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New Mutants #63

This was more or less a fill-in issue, back when they had fill-in issues, even though it was plotted by Chris Claremont and scripted by Louise Simonson (the regular writer). I remember this issue annoying me for the aforementioned reason and because it was a second month in a row that didn't focus on the main team, who had just lost one of their own during Fall of the Mutants. I was anxious to get back to that story, particularly since the team now had cool new costumes.


Power Pack #37

At some point the character introduced in this issue was referred to as Light Tracker, but for the life of me I don't know when. Maybe I dreamed it. Anyway, this was a stand alone story, but I liked it, if only because I really wanted the Power Pack team to expand and this was another kid their age with powers. They were really poorly thought out powers. She could teleport to bright lights, although she couldn't control it, so she wore dark glasses wherever she went. How did they even figure that out? How did she not teleport into the sun when her powers first manifested? Anyway, I was hoping she'd stick around, but I don't think I've read a comic about her since.


Psi-Force #19

See? I told you I was still all in on the New Universe. For as much as I loved DP7, Psi-Force was my favorite New Universe book. Fabian Nicieza and Ron Lim were doing great work, giving the team real personalities and upping the stakes. This issue gives us a better look at the Medusa Web, an international organization of paranormals. Nicieza would have a long history of making his comics global and introducing his audiences to characters from other countries and that's what he does here, in one of his earliest works. Lim's designs are great, particularly Skybreaker and Relampago (Spanish for Lightning). This is another great issue of a run that would become epic.


Starbrand #13

I was never a big fan of Starbrand, but the cover to his was cool so I gave it a shot. I don't really even remember much about it. I think a baby with superpowers was born. And I think it literally shot out of its mother. John Byrne wrote and pencilled this book, I believe, and he was a fitting replacement for Jim Shooter. Take that as you will.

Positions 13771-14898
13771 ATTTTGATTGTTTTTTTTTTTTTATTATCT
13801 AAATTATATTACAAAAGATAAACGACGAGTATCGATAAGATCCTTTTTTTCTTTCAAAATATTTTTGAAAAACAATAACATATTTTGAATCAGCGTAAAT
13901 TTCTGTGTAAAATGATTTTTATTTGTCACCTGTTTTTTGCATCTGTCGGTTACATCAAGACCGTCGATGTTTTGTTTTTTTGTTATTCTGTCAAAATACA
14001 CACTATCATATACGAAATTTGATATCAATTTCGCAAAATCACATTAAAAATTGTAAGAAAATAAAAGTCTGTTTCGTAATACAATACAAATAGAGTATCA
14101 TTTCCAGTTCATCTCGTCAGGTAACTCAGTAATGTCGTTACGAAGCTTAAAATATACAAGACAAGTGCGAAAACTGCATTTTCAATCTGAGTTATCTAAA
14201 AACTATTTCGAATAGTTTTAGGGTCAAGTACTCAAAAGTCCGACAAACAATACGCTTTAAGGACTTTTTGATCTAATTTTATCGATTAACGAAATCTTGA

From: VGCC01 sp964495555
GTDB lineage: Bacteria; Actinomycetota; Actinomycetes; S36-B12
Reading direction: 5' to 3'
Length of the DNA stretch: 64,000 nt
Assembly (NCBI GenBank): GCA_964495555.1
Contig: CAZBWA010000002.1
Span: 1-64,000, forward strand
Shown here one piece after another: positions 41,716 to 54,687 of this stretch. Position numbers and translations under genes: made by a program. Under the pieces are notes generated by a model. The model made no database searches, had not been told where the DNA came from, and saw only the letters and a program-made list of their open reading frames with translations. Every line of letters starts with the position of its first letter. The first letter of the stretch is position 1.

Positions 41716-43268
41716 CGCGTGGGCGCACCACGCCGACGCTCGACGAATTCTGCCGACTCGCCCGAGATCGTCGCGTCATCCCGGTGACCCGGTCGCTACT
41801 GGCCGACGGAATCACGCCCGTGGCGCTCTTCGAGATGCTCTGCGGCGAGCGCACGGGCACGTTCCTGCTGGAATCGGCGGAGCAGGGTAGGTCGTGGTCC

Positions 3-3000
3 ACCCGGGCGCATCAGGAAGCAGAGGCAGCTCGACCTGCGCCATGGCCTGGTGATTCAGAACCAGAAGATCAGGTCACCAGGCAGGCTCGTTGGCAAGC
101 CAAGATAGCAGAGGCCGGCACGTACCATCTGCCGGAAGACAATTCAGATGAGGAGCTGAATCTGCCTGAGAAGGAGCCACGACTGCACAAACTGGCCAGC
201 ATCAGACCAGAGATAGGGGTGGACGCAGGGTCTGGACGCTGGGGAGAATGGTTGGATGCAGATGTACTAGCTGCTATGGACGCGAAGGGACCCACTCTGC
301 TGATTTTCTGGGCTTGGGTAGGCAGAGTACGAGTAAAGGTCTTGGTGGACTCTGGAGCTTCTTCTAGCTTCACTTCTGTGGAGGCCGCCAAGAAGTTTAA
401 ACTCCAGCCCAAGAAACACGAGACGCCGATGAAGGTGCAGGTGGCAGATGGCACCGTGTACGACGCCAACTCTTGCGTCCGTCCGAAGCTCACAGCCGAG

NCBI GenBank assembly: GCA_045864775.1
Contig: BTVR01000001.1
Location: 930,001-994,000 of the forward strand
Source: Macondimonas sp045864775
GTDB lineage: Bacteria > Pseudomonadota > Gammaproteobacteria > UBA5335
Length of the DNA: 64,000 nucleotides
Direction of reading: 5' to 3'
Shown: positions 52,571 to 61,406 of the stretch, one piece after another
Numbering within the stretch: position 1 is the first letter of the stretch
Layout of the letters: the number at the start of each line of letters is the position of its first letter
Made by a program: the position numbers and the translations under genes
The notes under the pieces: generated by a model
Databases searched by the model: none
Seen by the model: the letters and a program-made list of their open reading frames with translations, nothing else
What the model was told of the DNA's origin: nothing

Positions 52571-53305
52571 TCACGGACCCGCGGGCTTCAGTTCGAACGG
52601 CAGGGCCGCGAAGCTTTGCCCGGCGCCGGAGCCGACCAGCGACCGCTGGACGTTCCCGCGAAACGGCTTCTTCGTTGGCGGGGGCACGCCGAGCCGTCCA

Strikeforce: Morituri #18

This is one of my favorite series of all time. Srikeforce: Morituri is on my desert island list. This series started in 1986, the same year the first Squadron Supreme limited series ended. I would hold those two books up against Watchmen and the Dark Knight Returns any day of the week. They are that good. I think the Squadron Supreme has started to get the recognition it deserves, but it seems like Strikeforce: Morituri will forever be under the radar.


Uncanny X-Men #229

I know that the Claremont/Byrne era is supposed to be the gold standard for the Uncanny X-Men and that Claremont/Cockrum gets a fair amount of love, as does Claremont/Lee, but for my money there was no better period that Claremont/Silvestri. And maybe I'm just trying to be a contrarian, but there were some dynamite issues during Silvestri's time as penciller, including this one, which introduced us to the Reavers and set up the X-Men in their new Australian HQ.


Web of Spider-man #38

Those who followed the Spider-man books in the 80s know that Web fell apart pretty early on. I don't know if it ever had a regular creative team beyond a handful of issues. I'd stopped reading it well before this point for that very reason. But I bought this issue because I was bored and I had a few extra bucks. And it was fantastic. Spider-man fights the Hobgoblin which doesn't sound all that interesting, except that Peter is drunk. Some solid Alex Saviuk art, to boot.


West Coast Avengers #32

You know, the West Coast Avengers was not a particularly good comic. I can say that now, of course, but in 1988 I thought it was great. My understanding on how messed up Mockingbird's storyline with the Phantom Stranger was reflected my age. But everything seemed to be high stakes with this group, which I liked, and by the time it slowed down they'd added Moon Knight, which was more than enough for me to stick around.


X-Factor #28

Oh, man, the Simonson and Simonson era of X-Factor was some great stuff (and let's not forget Bob Wiacek's inks which were perfect with Walt Simonson's pencils). Really, from Louise Simonson's first issue as writer (#6) through Walter's last issue as penciller (#39), this was a great comic. It lost its way after that, though, in part because it had always been about the evolution of the individual characters, and by #39 they'd all evolved.



Action Comics #742

I love the Triangle Years of the Superman books, but even I can admit that they had a few dry spells and this was one of them. It's not that I don't appreciate the updating of the Superman Red/Superman Blue story, but I just didn't care about any of it. It seemed like the Superman books, at this point, had moved from good, solid superhero stories to a gimmick, and that was unfortunate.


Avengers #2